There were fundamental challenges to having 3,000 extras and 1,000 crew in downtown Nairobi in a single day. Getting everyone there safely when it was still dark (call time was 5am, sunrise 6.30am). Feeding everyone on site with very little room to move or provide shade. And for the extras, signing in and paying everyone for the day. We worked with an events company and pioneered a sign-in digital bracelet – similar to the barcoded ones you get at festivals now. In the week prior, each bracelet was registered to the person’s phone number at a local sign in station in that community, by community leaders. We managed to pay everyone by mobile money by the end of the day after wrap. It meant the set itself was not a target for being cash heavy, and neither were the buses that took everyone home. It was was one of the most exhilarating shoots I have ever been on. And supporting Lana (Wachowski) with an environment where we could be agile to script changes was super demanding but equally rewarding.

What’s been the greatest impact on you/your company from COVID?

All our service business stopped in the course of a week. We shoot all over Africa, and suddenly, no one could come from USA or Europe to anywhere on the entire continent. International flights into Kenya stopped. The Kenyan tourist & hospitality industry shut down with redundancies in their workforce – managers to accountants to drivers all put out of work. It had a huge knock-on effect.  Extended families were being supported by the few remaining in work, and it really took a toll on the poorest here. It was heartbreaking, and also moving to see how communities came together. 

We managed to keep everyone on payroll, and production enquiries eventually began to pick up.  My husband and business partner Guy was extraordinary. He got everyone very good very quickly at remote filming. And the upside was this meant our clients had to trust our Kenyan crews to shoot everything. Normally, they would bring in their own producer, director, client, and way too many heads of department. Post-covid, we’d have a director in Kiev, with the agency in Japan, and we’re shooting at Lake Turkana with an entirely Kenyan crew. Everyone had to adjust to what is always the slowest thing on set – the decision making hierarchy. It made it much harder to make the day with everyone on zoom, but once anticipated, we found a new rhythm. 

What changes in response to COVID are likely to remain changed forever?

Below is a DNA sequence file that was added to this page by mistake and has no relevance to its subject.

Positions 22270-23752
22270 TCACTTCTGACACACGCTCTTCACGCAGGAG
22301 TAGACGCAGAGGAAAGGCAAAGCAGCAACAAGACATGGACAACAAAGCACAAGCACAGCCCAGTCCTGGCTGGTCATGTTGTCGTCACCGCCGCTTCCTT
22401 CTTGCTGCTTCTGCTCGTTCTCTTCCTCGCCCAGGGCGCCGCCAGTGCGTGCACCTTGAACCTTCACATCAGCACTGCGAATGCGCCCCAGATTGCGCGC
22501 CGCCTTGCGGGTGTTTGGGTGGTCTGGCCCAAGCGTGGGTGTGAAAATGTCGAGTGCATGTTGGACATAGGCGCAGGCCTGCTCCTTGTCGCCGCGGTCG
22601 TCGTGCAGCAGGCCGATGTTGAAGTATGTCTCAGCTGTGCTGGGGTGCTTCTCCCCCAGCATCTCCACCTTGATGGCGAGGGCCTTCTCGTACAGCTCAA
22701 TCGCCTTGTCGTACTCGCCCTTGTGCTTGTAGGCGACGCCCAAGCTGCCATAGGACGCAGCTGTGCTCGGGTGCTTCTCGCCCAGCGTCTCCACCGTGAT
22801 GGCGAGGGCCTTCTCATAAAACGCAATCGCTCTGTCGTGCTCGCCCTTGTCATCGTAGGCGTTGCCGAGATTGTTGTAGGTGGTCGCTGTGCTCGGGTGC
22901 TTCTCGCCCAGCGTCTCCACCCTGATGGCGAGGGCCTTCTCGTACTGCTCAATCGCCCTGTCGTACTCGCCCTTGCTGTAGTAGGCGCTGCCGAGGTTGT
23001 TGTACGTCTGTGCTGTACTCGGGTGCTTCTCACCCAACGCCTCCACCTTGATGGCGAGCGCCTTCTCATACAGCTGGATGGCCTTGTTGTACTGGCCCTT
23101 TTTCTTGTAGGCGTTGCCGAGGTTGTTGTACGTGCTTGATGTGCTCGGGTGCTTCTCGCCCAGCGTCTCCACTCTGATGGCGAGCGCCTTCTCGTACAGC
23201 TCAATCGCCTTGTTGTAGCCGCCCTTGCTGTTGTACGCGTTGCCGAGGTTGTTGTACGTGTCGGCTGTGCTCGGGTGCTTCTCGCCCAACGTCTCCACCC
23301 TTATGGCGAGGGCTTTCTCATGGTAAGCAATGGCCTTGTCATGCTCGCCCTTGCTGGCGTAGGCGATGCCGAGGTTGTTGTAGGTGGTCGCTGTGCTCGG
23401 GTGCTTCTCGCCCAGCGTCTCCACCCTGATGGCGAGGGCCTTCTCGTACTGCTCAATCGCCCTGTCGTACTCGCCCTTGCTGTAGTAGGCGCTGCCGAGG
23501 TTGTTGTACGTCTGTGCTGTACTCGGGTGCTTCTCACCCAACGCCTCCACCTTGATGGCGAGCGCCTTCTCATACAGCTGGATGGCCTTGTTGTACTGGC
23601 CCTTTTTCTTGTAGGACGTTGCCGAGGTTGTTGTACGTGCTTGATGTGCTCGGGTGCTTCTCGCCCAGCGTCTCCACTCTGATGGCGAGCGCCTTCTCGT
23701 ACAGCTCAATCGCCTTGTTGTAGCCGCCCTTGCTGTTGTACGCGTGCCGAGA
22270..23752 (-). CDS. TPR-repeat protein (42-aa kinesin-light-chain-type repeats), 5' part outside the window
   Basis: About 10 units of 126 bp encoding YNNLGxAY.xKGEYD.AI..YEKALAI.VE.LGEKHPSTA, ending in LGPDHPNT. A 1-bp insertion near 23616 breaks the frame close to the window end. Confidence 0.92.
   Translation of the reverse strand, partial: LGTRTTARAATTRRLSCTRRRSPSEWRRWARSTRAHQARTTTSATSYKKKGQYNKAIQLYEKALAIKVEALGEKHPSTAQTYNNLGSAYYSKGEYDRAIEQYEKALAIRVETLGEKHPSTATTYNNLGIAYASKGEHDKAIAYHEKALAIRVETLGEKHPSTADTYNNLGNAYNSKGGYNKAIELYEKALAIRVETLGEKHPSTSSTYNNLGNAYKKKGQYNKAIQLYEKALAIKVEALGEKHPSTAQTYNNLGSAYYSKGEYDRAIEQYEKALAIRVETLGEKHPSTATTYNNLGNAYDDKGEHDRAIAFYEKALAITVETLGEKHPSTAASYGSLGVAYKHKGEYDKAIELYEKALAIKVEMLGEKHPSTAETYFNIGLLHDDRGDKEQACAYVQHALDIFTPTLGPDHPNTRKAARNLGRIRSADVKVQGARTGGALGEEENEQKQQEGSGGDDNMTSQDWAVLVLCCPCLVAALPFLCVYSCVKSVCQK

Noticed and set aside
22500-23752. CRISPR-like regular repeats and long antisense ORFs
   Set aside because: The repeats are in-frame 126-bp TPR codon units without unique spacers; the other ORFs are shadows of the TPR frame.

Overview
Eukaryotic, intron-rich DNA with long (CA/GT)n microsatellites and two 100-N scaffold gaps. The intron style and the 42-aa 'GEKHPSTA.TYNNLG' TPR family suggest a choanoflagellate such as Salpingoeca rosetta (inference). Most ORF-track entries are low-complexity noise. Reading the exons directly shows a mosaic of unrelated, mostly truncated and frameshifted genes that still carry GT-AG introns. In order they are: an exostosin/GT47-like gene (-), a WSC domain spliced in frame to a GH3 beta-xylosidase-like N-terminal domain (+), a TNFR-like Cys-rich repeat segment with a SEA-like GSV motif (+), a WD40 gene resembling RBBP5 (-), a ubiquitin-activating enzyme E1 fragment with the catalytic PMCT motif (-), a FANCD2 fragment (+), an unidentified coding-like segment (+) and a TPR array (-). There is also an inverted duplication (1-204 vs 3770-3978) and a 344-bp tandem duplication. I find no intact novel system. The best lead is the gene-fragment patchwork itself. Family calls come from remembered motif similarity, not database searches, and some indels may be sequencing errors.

The capacity to prep and shoot remotely. Now that we can be effective at that, it’s a more valuable, diverse and agile way to work.  Elements of this will stick around, with less prep in country from overseas teams, and I am happy that means more senior level work for our local film crew.

And I can’t wait to welcome back big budget, in-person collaborative productions. The kind of creativity that this environment pulls for, when you put people together in this arena, its magic. People and new possibilities come alive. We are often told from newcomers that our sets are the happiest and most energised in the world.  

Post COVID across all industries and particularly ours, there is a deeper respect for reasonable working hours, health and safety, and a deeper awareness of the importance of mental health. That awareness is irrevocable. 

If we were at the start the pandemic today, with what we know now, what do you think you and/or company   would do different to make it better/easier on the company and/or your own well-being … Advice, tips and tricks welcomed…

I would have spent a lot more time developing stories with collaborators in writers’ rooms. I wish I had trusted my instinct more –  that with lock down, and the flourishing of streamers, that appetites for international content from different cultures was going to be a certain outcome. And I would have had more production-ready content for that. Appetite for African content is now at the tipping point that Korea was before Parasite and Squid Game. There is a rush to fulfil on that now.

And from an HR perspective, I would have found more creative ways to keep staff engaged, productive and experience themselves as being useful whilst working from home. It was obvious people were appreciating being at home with their families. Less obvious was people’s need to be productive.

It’s a Sunday afternoon, it’s raining. What film you’re putting on to relax with?

I don’t often watch films twice, and I do keep circling back to the Adam Curtis doc series CAN’T GET YOU OUT OF MY HEAD. What a feast of ideas and soundtrack. And I love David Byrne’s AMERICAN UTOPIA. If I had to nominate a feature for a Sunday afternoon then old favourites FIGHT CLUB (1999), or MALCOLM X.